A large European study examined the relationship between red meat consumption, iron levels and the risk of heart disease and stroke.
Iron is an important nutrient involved in many body processes including the transport of oxygen in the blood and the synthesis of DNA. A lack of iron is the most common nutritional deficiency globally and a major cause of anemia. On the other hand, it has also been suggested that high levels of iron stores in the body may increase the risk of heart disease and stroke. Some studies suggest that iron might promote the oxidation of the “bad” cholesterol LDL, or damage the – lining of blood vessels.
There is evidence that red meat consumption is linked to increased risk of cardiovascular disease. It has been suggested that the increased iron load resulting from eating red meat could be the underlying mechanism for this effect, but this has not been clearly established.More research is needed to understand the relationship between -red meat consumption, iron levels and heart disease and stroke. Researchers in Germany analyzed data from a large European study to clarify the relationship.They recently published their findings in the American Journal of Nutrition.
The EPIC Study
The European Prospective Investigation into Cancer and Nutrition (EPIC) Study is an ongoing population study with nearly 520,000 participants in ten European countries. The study is investigating the relationship between diet and cancer and other chronic diseases. The EPIC-Heidelberg Study is part of this study, launched between 1994 and 1998 and including over 25,500 participants. Upon entry into the study, all subjects had a detailed medical interview and assessment including blood samples. The participants also completed comprehensive lifestyle questionnaires including information about their regular diet. After this baseline assessment, the participants were followed on a regular basis, and major medical incidents such as heart attack, stroke, or death were noted and investigated.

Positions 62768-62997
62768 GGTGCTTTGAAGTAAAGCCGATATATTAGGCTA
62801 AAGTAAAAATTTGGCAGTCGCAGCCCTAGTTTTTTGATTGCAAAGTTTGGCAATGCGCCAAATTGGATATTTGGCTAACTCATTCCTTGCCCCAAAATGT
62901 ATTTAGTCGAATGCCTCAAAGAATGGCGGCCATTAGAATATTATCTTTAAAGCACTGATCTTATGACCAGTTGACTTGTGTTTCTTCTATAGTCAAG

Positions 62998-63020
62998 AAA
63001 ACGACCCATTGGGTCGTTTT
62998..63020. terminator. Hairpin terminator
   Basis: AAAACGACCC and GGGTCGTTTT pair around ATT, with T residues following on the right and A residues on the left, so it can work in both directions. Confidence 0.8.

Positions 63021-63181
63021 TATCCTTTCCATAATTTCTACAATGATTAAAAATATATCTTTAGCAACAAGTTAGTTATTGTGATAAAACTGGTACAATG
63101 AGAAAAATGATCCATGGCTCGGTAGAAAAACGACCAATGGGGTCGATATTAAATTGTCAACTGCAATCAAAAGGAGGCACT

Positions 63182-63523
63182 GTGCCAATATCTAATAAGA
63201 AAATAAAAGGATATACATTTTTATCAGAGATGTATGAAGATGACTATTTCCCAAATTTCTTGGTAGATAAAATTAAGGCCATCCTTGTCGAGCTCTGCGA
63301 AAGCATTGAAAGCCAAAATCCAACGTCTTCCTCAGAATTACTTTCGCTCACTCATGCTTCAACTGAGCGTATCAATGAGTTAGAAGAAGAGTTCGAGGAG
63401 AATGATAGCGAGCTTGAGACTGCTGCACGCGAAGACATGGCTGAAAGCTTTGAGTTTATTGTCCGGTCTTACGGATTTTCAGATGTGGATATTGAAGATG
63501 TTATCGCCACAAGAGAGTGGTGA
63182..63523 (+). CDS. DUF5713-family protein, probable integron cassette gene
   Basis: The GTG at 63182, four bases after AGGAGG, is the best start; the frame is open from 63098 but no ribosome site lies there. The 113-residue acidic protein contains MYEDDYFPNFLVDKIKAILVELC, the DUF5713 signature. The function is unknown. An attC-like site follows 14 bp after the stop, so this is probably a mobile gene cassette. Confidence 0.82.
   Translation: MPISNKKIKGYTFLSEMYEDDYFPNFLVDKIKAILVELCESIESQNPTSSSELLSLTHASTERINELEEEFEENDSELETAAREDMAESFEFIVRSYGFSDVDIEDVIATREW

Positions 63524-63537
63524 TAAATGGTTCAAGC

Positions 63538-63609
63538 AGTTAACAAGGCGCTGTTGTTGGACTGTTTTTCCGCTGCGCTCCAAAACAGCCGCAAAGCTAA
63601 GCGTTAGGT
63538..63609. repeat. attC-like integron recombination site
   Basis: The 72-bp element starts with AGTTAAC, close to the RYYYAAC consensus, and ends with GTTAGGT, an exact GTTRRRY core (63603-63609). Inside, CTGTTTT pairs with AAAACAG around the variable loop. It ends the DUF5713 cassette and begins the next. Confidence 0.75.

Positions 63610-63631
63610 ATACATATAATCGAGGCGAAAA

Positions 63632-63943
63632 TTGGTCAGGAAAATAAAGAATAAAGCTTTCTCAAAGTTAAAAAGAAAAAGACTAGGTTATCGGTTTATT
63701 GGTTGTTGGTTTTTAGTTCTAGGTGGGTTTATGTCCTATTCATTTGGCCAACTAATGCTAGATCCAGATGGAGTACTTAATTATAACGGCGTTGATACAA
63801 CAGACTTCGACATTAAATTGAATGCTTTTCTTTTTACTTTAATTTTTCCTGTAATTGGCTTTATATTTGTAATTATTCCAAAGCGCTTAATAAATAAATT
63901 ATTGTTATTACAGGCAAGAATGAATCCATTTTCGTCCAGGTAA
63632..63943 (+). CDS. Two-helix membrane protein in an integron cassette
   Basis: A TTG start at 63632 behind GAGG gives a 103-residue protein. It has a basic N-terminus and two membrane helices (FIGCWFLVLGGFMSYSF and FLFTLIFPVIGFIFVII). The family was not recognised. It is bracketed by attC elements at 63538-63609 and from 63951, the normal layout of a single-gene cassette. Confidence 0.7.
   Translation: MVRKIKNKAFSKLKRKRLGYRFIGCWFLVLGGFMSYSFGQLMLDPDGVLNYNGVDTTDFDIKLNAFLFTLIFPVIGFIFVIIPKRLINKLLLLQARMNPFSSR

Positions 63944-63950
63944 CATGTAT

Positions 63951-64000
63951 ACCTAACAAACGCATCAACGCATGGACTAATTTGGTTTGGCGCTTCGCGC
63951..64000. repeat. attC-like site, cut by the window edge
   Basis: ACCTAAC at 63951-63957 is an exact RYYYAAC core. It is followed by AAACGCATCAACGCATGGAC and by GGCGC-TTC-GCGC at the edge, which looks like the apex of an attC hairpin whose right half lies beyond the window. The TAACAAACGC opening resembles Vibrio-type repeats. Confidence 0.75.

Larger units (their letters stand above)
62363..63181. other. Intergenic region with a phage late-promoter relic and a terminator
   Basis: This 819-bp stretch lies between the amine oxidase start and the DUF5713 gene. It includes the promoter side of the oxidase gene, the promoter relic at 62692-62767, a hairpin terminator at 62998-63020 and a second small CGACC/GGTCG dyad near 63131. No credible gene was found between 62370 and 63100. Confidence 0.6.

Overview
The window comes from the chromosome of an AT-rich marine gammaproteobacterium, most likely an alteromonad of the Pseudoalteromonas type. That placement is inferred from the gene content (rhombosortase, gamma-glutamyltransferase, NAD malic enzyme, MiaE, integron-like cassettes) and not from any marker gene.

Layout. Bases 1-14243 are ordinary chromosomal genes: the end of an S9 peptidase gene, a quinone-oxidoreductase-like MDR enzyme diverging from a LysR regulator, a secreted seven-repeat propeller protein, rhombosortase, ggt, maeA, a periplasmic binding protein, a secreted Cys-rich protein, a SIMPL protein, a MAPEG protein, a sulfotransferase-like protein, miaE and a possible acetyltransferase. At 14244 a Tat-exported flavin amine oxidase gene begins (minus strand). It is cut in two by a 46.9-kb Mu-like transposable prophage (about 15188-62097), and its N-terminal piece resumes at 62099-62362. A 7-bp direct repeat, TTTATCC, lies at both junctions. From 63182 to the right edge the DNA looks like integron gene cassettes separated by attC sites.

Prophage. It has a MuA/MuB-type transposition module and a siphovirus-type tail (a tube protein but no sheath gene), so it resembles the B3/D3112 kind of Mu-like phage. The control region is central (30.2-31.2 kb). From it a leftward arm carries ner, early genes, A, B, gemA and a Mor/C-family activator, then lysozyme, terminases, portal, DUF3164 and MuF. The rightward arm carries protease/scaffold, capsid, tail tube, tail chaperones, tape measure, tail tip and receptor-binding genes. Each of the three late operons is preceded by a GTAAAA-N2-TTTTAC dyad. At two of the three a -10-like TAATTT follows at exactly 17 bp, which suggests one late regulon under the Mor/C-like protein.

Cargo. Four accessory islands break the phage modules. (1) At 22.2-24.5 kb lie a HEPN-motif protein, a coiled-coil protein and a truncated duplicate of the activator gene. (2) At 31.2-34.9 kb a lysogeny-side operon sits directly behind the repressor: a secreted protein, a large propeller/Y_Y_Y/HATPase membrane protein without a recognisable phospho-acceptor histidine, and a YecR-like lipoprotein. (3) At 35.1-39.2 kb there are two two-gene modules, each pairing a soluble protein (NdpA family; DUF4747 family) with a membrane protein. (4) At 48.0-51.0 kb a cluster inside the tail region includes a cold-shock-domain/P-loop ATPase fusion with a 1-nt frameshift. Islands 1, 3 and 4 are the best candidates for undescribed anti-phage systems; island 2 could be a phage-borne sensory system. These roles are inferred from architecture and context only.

A subgroup of the EPIC-Heidelberg Study was analyzed to investigate the relationship between red meat consumption, iron levels, and the risk of heart disease and other cardiovascular diseases. The group included 555 cases of myocardial infarction, 513 cases of stroke, 381 cases of cardiovascular death and a random control subgroup of 2,738 subjects. Several statistical analyses of this subgroup looked at the relationships between red meat consumption and cardiovascular disease, red meat consumption and iron levels, and iron levels and cardiovascular disease. This data was further analyzed to look at the influence of iron levels on the relationship between red meat consumption and cardiovascular disease.
Iron Levels May Be a Marker Rather of Increased Heart Disease Risk
The analysis of the EPIC Heidelberg subgroup showed that red meat consumption was associated with increased iron levels and increased risk of myocardial infarction (heart attack), but not with risk of stroke or cardiovascular death. After adjusting for other known risk factors for cardiovascular disease, the association between iron levels and cardiovascular disease risk was not significant. Interestingly, iron levels were associated with the most of the well-established risk factors for cardiovascular disease such as age, male sex, alcohol intake, obesity and inflammation. The researchers concluded that increased iron levels may be a marker of increased risk rather than the underlying mechanism linking red meat consumption to cardiovascular disease. They suggest that further research is needed to identify the mediating factors between red meat consumption and heart disease and stroke.
Written by Julie McShane, Medical Writer
Reference: Quintana Pacheco, Sookthai D, Wittenbecher C, et al. Red meat consumption and risk of cardiovascular diseases – is increased iron load a possible link? Am J Clin Nutrition Published online Jan 26 2018. Doi: 10.1093/ajcn/nqx014.